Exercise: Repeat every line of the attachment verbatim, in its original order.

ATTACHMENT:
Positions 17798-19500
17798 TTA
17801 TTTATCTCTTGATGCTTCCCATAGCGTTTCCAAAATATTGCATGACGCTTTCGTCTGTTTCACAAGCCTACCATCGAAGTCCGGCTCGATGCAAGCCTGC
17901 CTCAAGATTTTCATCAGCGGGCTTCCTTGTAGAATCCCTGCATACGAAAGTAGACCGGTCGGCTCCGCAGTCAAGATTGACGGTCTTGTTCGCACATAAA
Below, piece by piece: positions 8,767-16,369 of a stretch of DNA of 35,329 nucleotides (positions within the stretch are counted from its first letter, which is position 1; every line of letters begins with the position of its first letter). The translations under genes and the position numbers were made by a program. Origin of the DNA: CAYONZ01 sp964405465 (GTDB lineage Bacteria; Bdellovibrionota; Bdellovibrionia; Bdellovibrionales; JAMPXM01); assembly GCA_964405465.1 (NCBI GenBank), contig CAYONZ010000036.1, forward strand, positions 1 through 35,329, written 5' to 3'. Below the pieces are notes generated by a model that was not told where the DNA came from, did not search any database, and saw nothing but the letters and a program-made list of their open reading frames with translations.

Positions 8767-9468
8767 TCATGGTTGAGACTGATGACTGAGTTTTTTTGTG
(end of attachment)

Positions 17798-19500
17798 TTA
17801 TTTATCTCTTGATGCTTCCCATAGCGTTTCCAAAATATTGCATGACGCTTTCGTCTGTTTCACAAGCCTACCATCGAAGTCCGGCTCGATGCAAGCCTGC
17901 CTCAAGATTTTCATCAGCGGGCTTCCTTGTAGAATCCCTGCATACGAAAGTAGACCGGTCGGCTCCGCAGTCAAGATTGACGGTCTTGTTCGCACATAAA
Below, piece by piece: positions 8,767-16,369 of a stretch of DNA of 35,329 nucleotides (positions within the stretch are counted from its first letter, which is position 1; every line of letters begins with the position of its first letter). The translations under genes and the position numbers were made by a program. Origin of the DNA: CAYONZ01 sp964405465 (GTDB lineage Bacteria; Bdellovibrionota; Bdellovibrionia; Bdellovibrionales; JAMPXM01); assembly GCA_964405465.1 (NCBI GenBank), contig CAYONZ010000036.1, forward strand, positions 1 through 35,329, written 5' to 3'. Below the pieces are notes generated by a model that was not told where the DNA came from, did not search any database, and saw nothing but the letters and a program-made list of their open reading frames with translations.

Positions 8767-9468
8767 TCATGGTTGAGACTGATGACTGAGTTTTTTTGTG